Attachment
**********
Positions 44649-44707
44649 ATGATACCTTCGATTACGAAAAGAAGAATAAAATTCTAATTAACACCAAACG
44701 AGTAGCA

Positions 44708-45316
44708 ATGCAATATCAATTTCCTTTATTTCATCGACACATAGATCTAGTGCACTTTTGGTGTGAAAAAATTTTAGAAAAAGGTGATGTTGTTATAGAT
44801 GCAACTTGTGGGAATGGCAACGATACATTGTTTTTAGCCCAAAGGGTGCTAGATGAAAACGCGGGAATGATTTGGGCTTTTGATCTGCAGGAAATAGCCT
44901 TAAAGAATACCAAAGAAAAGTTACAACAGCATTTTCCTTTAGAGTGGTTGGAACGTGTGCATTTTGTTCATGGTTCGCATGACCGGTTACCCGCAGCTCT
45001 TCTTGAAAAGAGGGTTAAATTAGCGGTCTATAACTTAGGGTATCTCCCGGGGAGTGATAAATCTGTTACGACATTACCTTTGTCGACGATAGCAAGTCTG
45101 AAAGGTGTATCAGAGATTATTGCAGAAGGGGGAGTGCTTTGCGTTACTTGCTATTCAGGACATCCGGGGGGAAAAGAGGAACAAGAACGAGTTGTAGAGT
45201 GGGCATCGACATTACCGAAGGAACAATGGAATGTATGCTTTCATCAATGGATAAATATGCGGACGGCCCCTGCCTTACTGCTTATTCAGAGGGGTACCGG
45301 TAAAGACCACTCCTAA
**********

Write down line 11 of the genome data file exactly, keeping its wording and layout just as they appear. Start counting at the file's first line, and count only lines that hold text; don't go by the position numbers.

45301 TAAAGACCACTCCTAA